Municipal Size and Electoral Participation

Poul Erik Mouritzen, Lawrence Rose, Bas Denters

Research output: Contribution to conference without publisher/journalPaperResearch

Abstract

The issue of the appropriate scale for local government has regularly appeared on the agenda of public sector reformers. In the empirical work devoted to this issue, the principal focus has been on the implications of size for efficiency in local service provision. Relatively less emphasis has been placed on the implications of size for the character and vitality of local democracy. This paper summarizes findings from a comparative research project which has sought to redress this imbalance by means of undertaking a closer inspection of relationships between municipal size and a set of indicators regarding the character of local democracy in four European countries, Switzerland, Norway, Denmark and the Netherlands. The investigation draws upon cross-section interview data collected by means of a nested sample design consistent with the hierarchical nature of the issues involved. Empirical analyses are based on a strategy whereby theoretical models are developed and investigated for several different indicators of local democracy in a successive, cumulative fashion using a ‘funnel of causality logic’. This paper reports on results concerning local electoral political participation. We conclude that with the exception of the Dutch case there is no clear evidence of significant direct or indirect effects of municipal size on the likelihood of voting in local elections.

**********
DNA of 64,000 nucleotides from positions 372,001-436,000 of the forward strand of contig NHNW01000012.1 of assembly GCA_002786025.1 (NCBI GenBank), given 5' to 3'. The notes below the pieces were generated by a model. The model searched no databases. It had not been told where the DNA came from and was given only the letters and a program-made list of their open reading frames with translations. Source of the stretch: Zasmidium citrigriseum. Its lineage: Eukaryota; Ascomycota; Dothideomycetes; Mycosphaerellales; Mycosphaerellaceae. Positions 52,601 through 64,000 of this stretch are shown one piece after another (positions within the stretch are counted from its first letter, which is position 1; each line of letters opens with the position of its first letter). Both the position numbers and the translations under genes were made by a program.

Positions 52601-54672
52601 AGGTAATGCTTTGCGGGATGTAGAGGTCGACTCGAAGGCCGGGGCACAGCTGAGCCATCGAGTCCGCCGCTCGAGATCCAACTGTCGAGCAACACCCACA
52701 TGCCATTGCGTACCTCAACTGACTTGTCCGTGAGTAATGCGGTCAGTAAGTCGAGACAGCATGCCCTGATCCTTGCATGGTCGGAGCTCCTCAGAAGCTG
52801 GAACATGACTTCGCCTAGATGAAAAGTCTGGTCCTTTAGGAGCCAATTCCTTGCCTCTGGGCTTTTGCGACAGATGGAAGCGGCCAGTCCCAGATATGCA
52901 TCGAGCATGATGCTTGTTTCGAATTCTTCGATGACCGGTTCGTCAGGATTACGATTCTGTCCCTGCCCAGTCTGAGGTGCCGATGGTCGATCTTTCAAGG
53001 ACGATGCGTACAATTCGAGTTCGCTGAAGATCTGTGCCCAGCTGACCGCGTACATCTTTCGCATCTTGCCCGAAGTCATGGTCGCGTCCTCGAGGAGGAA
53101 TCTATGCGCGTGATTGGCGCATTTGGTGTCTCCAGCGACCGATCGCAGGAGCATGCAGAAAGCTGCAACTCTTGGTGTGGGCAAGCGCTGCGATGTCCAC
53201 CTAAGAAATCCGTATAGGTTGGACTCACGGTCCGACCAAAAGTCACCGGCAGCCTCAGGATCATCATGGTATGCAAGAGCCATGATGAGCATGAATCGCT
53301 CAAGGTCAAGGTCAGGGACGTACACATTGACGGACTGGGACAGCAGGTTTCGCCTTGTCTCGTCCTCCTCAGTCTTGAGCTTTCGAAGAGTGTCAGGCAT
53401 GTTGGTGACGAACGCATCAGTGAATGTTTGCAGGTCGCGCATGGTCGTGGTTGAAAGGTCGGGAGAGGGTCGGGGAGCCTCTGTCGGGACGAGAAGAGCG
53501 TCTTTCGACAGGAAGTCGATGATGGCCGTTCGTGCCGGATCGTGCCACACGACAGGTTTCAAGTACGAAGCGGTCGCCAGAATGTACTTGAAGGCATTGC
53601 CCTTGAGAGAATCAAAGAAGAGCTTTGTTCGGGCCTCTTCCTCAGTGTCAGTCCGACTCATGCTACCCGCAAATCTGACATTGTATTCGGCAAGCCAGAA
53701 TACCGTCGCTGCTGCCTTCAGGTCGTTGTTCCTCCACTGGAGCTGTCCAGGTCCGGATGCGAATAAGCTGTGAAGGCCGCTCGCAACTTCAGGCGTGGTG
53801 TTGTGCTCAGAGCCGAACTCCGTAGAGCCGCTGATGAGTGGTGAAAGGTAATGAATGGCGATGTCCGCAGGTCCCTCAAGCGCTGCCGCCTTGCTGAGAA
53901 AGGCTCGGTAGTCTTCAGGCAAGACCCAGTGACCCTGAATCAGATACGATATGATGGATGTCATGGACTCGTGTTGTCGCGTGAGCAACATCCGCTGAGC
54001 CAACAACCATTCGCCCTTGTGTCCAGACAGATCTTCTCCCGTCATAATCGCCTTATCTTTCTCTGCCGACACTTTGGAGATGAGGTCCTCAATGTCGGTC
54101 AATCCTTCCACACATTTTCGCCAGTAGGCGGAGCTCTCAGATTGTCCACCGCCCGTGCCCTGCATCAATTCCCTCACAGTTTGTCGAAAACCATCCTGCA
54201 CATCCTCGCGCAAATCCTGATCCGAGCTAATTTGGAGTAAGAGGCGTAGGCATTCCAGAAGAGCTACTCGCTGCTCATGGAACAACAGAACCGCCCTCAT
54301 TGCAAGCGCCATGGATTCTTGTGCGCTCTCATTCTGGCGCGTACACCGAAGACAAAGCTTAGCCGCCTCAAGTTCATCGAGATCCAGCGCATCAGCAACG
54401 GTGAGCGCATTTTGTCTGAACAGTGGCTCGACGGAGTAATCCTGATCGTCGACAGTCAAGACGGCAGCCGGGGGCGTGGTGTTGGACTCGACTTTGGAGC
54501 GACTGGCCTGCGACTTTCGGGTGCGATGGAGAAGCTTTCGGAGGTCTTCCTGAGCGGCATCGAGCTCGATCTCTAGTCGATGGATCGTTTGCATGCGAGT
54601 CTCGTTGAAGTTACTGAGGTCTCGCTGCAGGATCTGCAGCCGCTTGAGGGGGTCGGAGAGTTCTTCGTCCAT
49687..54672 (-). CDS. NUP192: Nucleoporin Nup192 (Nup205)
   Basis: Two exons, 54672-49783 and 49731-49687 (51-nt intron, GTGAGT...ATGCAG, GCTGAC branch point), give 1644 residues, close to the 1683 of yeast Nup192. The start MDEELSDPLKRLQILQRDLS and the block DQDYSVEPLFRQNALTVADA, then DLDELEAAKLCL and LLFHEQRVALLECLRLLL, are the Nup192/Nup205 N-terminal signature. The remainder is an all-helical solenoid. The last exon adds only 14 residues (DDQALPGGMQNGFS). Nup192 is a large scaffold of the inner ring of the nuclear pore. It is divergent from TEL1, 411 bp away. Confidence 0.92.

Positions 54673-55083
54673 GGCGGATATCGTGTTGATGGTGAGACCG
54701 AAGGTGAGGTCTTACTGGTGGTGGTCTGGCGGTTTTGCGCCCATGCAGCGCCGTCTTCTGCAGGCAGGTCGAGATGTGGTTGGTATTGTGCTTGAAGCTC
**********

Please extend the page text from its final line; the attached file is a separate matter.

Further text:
Original languageEnglish
Publication date13. Mar 2014
Number of pages31
Publication statusPublished - 13. Mar 2014
Event72nd Annual Midwest Political Science Association Conference - Palmer House Hilton, Chicago, United States
Duration: 3. Apr 20146. Apr 2014
Conference number: 72

Conference

Conference72nd Annual Midwest Political Science Association Conference
Number72
LocationPalmer House Hilton
CountryUnited States
CityChicago
Period03/04/201406/04/2014

Cite this

Mouritzen, P. E., Rose, L., & Denters, B. (2014). Municipal Size and Electoral Participation. Paper presented at 72nd Annual Midwest Political Science Association Conference, Chicago, United States.
Mouritzen, Poul Erik ; Rose, Lawrence ; Denters, Bas. / Municipal Size and Electoral Participation. Paper presented at 72nd Annual Midwest Political Science Association Conference, Chicago, United States.31 p.
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Mouritzen, PE, Rose, L & Denters, B 2014, 'Municipal Size and Electoral Participation', Paper presented at 72nd Annual Midwest Political Science Association Conference, Chicago, United States, 03/04/2014 - 06/04/2014.

Municipal Size and Electoral Participation. / Mouritzen, Poul Erik; Rose, Lawrence; Denters, Bas.

2014. Paper presented at 72nd Annual Midwest Political Science Association Conference, Chicago, United States.

Research output: Contribution to conference without publisher/journalPaperResearch

TY - CONF

T1 - Municipal Size and Electoral Participation

AU - Mouritzen, Poul Erik

AU - Rose, Lawrence

AU - Denters, Bas

PY - 2014/3/13